In 1975, the year I was born, Ottawa County, Michigan passed an ordinance prohibiting the sale of alcohol on Sundays. By the time my family moved there in 1980, the community had grown accustomed to the inconvenience. They stocked up Saturday night for their Sunday drinking needs, and if they forgot, they drove to the county line - just a few miles away in Fruitport - where such a law did not apply.
As a child, I didn't really understand why sometimes the grocery store had covers pulled over the liquor aisles. I just figured it was one more weird thing the grownups did. My first clue that our town was extra strange came one hot summer when my family and several others loaded into our boats to watch a fireworks display.
Spring Lake is both the name of my hometown and the name of the seven-mile lake I grew up on. (Our motto is Where Nature Smiles for Seven Miles.) At the very end - at the last little strip of shore - is Muskegon County. Perhaps by coincidence, this is also the site of the fireworks.
Back to that summer afternoon. One of the boats had an inflatable dingy and it was decided three men would row to shore to buy beer from the small liquor store (it had a dock for this very purpose). Off they went, shouting "stroke! stroke! stroke!" and spinning in circles. Eventually they made it and returned with cases of cheap beer. As a ten-year-old this was hilarious, but as I grew older, it became the norm.
Now, you may be thinking that you've heard of dry counties, so why is this so special. Because it's not dry. You can drink on Sundays, you just can't go to the store and purchase a fifth. The way I understand it is you can't buy beer or wine in a bar, but spirits are allowed. Or as we like to say, only the real drunks are allowed to drink on Sunday.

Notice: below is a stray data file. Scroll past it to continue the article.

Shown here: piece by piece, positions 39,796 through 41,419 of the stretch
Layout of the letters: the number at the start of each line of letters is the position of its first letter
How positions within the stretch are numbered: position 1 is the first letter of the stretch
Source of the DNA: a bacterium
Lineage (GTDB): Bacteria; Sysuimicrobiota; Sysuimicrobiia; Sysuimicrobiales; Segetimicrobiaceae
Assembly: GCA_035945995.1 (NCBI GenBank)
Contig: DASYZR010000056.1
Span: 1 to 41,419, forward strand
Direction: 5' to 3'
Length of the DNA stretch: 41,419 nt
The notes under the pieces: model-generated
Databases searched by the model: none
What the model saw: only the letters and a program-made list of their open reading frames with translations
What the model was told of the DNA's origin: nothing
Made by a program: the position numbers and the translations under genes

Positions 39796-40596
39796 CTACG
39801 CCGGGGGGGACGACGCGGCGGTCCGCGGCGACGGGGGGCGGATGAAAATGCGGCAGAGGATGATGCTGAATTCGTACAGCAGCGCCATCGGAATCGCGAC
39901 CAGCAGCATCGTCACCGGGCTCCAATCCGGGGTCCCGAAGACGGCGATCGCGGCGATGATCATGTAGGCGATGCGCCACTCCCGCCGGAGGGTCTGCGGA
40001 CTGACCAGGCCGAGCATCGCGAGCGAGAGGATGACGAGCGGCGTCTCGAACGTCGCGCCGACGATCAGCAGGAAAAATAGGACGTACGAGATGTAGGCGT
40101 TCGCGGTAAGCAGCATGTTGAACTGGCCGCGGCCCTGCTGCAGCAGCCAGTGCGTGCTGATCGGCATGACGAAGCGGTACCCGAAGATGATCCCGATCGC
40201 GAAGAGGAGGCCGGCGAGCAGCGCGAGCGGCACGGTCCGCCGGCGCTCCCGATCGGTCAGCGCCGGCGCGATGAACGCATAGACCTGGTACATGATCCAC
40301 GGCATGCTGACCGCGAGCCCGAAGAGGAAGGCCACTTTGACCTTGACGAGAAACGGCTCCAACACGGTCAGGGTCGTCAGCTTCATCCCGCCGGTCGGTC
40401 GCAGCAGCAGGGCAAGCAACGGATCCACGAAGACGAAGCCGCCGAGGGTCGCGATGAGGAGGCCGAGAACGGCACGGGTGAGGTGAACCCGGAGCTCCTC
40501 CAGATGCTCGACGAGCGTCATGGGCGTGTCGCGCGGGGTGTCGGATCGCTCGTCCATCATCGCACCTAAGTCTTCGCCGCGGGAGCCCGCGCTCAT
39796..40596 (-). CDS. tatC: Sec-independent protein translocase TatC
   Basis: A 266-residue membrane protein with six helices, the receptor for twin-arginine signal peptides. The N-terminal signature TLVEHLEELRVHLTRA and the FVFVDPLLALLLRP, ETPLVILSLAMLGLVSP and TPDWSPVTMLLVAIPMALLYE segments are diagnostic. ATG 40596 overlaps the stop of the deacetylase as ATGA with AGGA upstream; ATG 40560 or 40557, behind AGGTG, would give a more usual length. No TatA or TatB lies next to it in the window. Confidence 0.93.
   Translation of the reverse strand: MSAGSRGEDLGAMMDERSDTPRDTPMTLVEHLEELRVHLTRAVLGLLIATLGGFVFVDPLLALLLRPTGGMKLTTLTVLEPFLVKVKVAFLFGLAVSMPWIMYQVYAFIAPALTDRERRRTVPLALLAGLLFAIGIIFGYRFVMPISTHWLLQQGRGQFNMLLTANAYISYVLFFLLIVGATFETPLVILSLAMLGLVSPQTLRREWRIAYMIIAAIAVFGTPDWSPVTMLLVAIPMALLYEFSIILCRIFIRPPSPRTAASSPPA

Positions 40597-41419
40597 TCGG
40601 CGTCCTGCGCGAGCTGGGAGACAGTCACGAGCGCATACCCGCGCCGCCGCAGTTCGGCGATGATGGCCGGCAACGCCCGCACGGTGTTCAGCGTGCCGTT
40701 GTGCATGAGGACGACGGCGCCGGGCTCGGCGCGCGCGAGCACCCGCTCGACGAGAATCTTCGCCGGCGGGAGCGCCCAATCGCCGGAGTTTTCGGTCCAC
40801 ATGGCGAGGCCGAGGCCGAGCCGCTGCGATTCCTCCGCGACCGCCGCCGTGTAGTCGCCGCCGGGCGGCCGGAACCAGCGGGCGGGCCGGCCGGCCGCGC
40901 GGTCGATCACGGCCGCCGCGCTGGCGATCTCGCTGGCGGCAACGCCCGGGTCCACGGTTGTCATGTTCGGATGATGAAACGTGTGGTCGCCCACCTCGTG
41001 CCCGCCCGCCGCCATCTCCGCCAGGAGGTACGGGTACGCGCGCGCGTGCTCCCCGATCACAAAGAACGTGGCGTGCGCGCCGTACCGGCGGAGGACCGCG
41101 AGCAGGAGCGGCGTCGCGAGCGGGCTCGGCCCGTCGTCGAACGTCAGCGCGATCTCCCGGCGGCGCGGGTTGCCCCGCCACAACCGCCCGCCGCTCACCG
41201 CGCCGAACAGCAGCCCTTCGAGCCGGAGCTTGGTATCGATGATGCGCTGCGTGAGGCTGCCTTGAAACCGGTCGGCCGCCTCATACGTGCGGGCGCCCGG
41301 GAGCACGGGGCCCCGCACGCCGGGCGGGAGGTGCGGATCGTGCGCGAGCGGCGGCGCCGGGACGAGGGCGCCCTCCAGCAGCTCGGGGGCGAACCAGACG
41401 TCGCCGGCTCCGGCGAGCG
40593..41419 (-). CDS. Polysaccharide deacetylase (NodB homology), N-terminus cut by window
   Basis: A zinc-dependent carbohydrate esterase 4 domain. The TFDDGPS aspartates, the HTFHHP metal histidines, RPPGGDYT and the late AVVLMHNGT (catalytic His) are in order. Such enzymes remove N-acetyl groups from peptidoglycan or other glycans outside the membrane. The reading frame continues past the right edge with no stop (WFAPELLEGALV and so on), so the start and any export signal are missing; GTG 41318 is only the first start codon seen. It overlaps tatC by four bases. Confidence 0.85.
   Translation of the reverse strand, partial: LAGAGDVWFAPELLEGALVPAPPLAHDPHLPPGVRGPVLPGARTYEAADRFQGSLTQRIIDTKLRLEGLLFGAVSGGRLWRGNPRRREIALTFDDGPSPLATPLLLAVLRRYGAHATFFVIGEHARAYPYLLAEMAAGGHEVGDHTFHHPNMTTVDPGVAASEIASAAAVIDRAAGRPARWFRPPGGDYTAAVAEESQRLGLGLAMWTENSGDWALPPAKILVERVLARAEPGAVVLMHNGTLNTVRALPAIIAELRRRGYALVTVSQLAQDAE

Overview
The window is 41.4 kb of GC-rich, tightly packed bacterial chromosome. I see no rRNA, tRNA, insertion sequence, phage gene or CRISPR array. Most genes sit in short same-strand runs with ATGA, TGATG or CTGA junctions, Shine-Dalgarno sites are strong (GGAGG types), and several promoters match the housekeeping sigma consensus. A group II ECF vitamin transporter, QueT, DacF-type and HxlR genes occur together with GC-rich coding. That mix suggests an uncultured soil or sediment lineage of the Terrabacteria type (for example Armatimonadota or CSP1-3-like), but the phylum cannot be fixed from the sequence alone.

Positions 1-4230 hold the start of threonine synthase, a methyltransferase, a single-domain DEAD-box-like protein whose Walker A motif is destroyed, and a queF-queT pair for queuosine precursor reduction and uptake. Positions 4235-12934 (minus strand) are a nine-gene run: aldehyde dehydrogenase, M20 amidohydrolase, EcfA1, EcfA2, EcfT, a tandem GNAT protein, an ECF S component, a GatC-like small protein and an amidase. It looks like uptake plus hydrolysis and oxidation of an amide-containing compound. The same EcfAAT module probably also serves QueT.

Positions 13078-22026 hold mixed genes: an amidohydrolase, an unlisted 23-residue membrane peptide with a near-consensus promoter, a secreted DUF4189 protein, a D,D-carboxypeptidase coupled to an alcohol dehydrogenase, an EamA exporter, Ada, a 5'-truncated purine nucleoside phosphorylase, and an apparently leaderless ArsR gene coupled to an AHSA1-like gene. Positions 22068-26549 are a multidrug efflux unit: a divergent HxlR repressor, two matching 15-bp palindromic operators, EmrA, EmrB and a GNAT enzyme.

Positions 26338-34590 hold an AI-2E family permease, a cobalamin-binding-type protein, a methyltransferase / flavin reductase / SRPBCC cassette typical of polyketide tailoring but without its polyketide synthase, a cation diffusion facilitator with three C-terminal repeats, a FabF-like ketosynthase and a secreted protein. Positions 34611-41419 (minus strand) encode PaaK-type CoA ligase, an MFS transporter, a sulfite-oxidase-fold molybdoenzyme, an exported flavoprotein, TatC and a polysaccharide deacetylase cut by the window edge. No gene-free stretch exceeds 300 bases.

Strange as it is, this is life in Ottawa County. They are the last of Michigan's 83 counties that ban Sunday beer and wine sales.
For the first time in thirty years, the local ballot includes a proposition asking for the end of the Sunday ban. But of course it's not that simple. The language on the ballot reads “Shall the sale of beer and wine on Sunday between the hours of 2 a.m. and 12 midnight prohibited?", so voters must choose NO in favor of the proposition. The site Say Yes to Sunday has more information, if you're so inclined. My mom tells me there's a big push to "To Approve Sunday Sales, Vote No", or something to that effect. There are already reports of people voting early, getting confused over the wording, and voting YES when they mean to vote NO.
Why is this such a big issue, besides the obvious hassle? Because Grand Haven (the larger town right next to Spring Lake) relies heavily on tourism. Sure, it's freezing six to eight months out of the year, but for four months, GH is a destination for people from all over the country. Some of that business heads south to Holland and South Haven because of the weird liquor law, taking their money with them. With the economy as tough as it is - especially in Michigan - they need all the revenue they can get.
I realize this message is falling on mostly deaf ears. Or if not deaf, ears belonging to people who can't do anything about this. The two people who read this blog and live in Ottawa County have already voted (hi mom and Gary!) so I don't need to convince them. I just thought I'd share what's big in my hometown this Tuesday.
Happy Voting! I'm so excited I could fall over. :)
(you did vote, right?)